AI3’s SemWeb Tools Survey is Now Largely Completed
It has taken nearly six months, but I believe my survey of existing semantic Web and related tools is now largely complete. While new tools will certainly be discovered and new ones are constantly being developed (which, I also believe, is at an accelerating pace), I think the existing backlog has largely been found. Though important gaps remain, today’s picture is one of a surprisingly robust tools environment for promoting semantic Web objectives.
Growth and Tools Characterization
My most recent update of Sweet Tools, also published today, now lists 500 semantic Web and related tools and is in its 8th version. Starting with the W3C’s listing of 70 tools, first referenced in August 2006, I have steadily found and added to the listing. Until now, the predominant source of growth in these listings has come through discovery of extant tools.
In its earliest versions, my search strategy very much focused on all topics directly related to the “semantic Web.” However, as time went on, I came to understand the importance of many ancillary tool sets to the entire semantic Web pipeline (such as language processing and information extraction) and came to find whole new categories of pragmatic tools that embodied semantic Web and data mediation processes but which did not label themselves as such. This latter category has been an especially rich vein to mine, with notable contributions from the humanities, biology and the physical sciences.
But the pace of discovery is now approaching its asymptote. Though I by no means believe I have comprehensively found all extant tools, I do believe that most new tools in future listings will come more from organic growth and new development than discovery of hidden gems. So, enjoy!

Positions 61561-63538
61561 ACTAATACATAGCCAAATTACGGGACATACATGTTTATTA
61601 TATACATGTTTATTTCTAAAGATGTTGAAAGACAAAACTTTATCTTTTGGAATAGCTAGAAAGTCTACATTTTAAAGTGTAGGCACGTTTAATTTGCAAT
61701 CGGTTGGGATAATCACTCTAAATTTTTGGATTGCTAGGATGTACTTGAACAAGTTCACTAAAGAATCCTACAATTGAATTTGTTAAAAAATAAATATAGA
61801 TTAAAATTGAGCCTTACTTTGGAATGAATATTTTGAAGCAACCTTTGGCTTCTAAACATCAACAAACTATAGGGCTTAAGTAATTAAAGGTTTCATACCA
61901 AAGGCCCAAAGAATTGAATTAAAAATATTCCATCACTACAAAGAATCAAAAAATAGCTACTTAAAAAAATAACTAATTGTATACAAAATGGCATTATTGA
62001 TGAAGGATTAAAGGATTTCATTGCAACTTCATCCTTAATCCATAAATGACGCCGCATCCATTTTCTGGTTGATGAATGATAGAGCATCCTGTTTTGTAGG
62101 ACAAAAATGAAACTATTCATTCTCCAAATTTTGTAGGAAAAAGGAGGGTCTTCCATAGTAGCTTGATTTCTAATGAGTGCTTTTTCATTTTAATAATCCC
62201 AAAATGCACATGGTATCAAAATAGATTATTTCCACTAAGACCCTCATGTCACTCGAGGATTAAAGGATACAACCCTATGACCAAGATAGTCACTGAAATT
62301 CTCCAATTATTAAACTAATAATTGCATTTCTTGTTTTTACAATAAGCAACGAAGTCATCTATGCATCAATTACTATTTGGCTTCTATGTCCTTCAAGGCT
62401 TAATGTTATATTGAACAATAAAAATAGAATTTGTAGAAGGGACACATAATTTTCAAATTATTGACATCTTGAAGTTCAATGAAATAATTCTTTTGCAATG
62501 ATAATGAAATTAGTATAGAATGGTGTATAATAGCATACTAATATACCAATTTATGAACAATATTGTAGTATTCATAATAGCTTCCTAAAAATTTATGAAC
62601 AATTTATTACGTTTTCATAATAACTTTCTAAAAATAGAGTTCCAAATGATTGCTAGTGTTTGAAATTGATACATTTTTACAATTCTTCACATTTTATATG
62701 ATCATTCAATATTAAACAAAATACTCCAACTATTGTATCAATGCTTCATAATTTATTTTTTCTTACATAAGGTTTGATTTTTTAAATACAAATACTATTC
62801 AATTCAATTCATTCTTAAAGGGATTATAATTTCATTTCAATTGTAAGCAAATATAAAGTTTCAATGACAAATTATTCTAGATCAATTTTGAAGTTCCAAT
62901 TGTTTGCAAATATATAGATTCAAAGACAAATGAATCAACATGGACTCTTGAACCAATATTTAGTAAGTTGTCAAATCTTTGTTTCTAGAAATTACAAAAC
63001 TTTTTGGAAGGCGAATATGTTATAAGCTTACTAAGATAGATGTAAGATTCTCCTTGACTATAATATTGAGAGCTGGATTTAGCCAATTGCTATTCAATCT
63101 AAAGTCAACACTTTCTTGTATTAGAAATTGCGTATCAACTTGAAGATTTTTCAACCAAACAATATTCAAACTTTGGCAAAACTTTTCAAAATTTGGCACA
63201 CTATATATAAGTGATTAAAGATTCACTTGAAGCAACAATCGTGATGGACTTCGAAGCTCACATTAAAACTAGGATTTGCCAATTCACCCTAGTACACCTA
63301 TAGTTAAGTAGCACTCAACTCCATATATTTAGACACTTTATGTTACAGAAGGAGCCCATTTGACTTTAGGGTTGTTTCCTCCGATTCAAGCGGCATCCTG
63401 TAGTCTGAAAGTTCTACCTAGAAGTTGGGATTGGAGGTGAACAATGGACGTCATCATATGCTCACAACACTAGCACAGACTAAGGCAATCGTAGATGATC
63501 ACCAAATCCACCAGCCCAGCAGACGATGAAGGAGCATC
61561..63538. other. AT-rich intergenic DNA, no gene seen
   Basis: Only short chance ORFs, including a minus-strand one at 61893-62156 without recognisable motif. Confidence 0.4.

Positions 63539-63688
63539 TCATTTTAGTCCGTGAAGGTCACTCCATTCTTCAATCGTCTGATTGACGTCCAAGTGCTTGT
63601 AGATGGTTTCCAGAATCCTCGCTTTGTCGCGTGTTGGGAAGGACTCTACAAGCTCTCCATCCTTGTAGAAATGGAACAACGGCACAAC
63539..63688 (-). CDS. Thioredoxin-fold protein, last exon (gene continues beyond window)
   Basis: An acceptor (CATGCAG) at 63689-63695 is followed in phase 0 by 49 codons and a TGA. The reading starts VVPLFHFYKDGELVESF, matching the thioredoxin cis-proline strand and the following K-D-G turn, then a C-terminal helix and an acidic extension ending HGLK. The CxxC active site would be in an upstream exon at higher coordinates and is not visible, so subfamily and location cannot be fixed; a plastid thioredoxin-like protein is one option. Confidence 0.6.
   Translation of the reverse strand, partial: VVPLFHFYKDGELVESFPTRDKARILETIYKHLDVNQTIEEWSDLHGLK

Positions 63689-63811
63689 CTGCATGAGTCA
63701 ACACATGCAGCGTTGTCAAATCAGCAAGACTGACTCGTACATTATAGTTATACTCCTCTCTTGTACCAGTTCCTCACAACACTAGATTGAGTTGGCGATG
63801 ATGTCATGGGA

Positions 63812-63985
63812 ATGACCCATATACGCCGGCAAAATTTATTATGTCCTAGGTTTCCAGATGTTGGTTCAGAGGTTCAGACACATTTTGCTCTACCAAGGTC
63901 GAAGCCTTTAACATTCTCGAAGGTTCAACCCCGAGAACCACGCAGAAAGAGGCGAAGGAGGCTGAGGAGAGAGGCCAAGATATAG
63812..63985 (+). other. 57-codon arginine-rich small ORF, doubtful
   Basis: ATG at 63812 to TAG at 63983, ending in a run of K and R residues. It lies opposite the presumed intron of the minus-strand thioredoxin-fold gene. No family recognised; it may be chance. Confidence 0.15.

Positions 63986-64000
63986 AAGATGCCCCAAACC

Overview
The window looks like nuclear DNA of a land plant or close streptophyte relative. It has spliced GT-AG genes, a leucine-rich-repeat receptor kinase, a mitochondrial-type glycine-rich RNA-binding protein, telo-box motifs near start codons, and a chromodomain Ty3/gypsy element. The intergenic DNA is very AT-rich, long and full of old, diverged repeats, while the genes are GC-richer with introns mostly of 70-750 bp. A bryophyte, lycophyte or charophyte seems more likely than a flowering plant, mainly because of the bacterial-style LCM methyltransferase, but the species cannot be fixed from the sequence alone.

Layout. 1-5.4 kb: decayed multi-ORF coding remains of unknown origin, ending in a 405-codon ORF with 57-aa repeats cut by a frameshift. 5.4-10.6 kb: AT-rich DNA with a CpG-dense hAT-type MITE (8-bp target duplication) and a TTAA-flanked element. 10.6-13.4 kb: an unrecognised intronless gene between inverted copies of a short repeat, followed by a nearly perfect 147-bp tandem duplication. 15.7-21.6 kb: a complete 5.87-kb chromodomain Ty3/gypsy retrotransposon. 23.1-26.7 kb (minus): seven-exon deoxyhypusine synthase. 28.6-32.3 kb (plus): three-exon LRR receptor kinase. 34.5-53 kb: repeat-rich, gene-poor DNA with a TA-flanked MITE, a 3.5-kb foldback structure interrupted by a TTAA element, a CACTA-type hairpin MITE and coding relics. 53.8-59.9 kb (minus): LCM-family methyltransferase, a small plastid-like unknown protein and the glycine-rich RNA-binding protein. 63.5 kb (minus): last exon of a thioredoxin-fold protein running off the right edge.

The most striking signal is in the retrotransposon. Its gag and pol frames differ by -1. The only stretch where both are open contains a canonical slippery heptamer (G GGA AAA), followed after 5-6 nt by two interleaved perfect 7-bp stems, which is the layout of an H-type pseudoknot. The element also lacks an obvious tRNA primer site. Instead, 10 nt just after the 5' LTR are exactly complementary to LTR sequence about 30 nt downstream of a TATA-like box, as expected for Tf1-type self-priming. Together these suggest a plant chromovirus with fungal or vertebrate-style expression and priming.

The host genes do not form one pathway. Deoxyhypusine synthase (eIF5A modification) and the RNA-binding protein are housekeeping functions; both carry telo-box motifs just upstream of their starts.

My view of what is required for the semantic Web vision to reach some degree of fruition begins with uncharacterized content, which then proceeds through a processing pipeline ultimately resulting in the storage of RDF triples that can be managed at scale. By necessity, such a soup-to-nuts vision embraces tools and requirements that, individually, might not constitute semantic technology strictly defined, but is nonetheless an integral part of the overall pipeline. By (somewhat arbitrary) category, here is the breakdown of the current listing of 500 tools:
|30||Parser or Converter|
|23||Browser (RDF, OWL or semantic)|
|22||Wiki- or blog-related|
|22||Wrapper (Web data extractor)|
|13||Query Language or Service|
|6||NOT ACTIVE (???)|
|3||Description or Formal Logics|
I find it amusing that the diversity and sources of such tool listings — importantly including what is properly in the domain or not — is itself an interesting example of the difficulties facing semantic mediation and resolution. Alas, such is the real world.
Java is the Preferred Language
There are interesting, and historical, trends as well in the use of primary development languages around these tools. Older ones rely on C or C++ or, if they are logic or inference oriented, on the expected languages of Prolog or LISP.
So, here is the listing of Sweet Tools apps by primary development language:
An Alternative Simple Listing